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Education news and notes from Tampa Bay and Florida

Today's news



ANGLING TO CUT TAXES EVEN MORE: Republicans in the Florida House want to cap property taxes at 1.35 percent of taxable value, but the Senate is having none of it.

TWO MORE FOR THE BOARD: The already crowded field for Pinellas School Board gains two more hopefuls, bringing the candidate total to 12.

Pac_earthday042308_20297c BEING GREEN: Hillsborough students aim to plant 10,000 trees in an hour to celebrate Earth Day. Kids at Gulf Trace Elementary, Pasco's first Green LEED (Leadership and Energy and Environmental Design) school, take the annual event so seriously they even attend classes without air conditioning. (Times photo, Brendan Fitterer)

GETTING NERVOUS: Pasco School Board members, not having talked about spending priorities yet, are getting antsy as lawmakers prepare to cut education funding.

GIFTED CENTRAL: Hernando will move all its gifted programs for kindergarten through eighth grade to a single school in the fall.

LOOKING POLITICAL: The Taxation and Budget Reform seems to be flip-flopping on two highly charged issues - a tax cap and education vouchers - in its waning days. If the goal in creating the commission was to avoid daily politics, it isn't working, the Times editorializes.

BRIGHT FUTURES - AN ENTITLEMENT FOR WHITE KIDS? The criticism appears true. The Palm Beach Post reports that the vast majority of scholarship recipients are white, unlike the racial makeups of the state's schools.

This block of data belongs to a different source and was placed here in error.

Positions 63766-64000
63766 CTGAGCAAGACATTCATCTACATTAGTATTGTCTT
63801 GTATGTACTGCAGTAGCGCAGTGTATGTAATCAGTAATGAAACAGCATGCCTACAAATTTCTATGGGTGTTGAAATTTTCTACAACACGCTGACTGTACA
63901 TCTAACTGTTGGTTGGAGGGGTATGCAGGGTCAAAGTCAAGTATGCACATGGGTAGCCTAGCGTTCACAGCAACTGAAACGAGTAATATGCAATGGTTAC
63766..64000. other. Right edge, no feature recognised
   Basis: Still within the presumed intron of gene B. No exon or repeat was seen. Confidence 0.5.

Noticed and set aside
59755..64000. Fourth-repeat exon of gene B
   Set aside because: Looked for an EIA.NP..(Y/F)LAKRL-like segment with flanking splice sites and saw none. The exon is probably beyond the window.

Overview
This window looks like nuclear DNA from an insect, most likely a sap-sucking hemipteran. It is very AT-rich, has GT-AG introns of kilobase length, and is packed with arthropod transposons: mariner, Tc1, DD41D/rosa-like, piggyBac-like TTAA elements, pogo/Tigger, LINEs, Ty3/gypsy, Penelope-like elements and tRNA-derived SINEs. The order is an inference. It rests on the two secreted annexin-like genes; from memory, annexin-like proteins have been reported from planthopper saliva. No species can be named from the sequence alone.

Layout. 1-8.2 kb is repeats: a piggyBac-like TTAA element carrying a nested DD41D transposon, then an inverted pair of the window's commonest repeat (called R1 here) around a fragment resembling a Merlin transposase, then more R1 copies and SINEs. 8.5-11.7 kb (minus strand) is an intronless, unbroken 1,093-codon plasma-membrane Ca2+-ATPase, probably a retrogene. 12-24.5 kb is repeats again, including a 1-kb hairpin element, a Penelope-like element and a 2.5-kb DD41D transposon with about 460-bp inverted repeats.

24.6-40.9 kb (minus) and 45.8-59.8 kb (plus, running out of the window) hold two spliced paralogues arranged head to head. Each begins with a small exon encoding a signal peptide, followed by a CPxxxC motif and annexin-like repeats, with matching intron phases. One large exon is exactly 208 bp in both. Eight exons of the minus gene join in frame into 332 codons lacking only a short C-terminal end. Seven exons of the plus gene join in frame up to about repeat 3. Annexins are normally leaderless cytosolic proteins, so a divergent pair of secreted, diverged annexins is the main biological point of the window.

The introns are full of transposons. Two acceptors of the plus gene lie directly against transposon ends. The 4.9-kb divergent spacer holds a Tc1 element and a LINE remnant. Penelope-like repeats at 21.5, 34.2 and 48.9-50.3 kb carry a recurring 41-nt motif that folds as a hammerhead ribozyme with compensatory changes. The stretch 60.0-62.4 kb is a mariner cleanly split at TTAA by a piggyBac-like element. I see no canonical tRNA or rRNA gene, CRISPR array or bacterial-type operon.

FORGET THE FREE BREAKFASTS: Lawmakers were poised to mandate that school districts provide free breakfast to all children attending high-poverty schools. The budget crisis led them to change the mandate to a suggestion, the Palm Beach Post reports.

LEAVE THE UNIVERSITY SYSTEM ALONE: The House should kill the Senate's proposal for a referendum to change Florida's higher education governance system, the Sun-Sentinel editorializes.

GO AHEAD AND ASK: Collier superintendent Dennis Thompson, who has opposed a local tax referendum for fear it wouldn't pass, changes his mind and says he'll pursue the idea for the August primary, the Naples Daily News reports.

MORE DRUG TESTING: Polk officials plan to double the number of students it randomly tests for drugs. It won't be just athletes, but rather anyone participating in extracurriculars. Yes, even Future Farmers of America and Future Business Leaders of America, the Lakeland Ledger reports.

AROUND THE NATION: US Education Secretary Margaret Spellings proposes rule changes to No Child Left Behind, the LA Times reports. The Bush administration also is asking Congress for permission to buy billions in student loans, to make sure the nation's credit crunch doesn't further harm borrowing for college, the NY Times reports.

[Last modified: Tuesday, May 25, 2010 9:40am]


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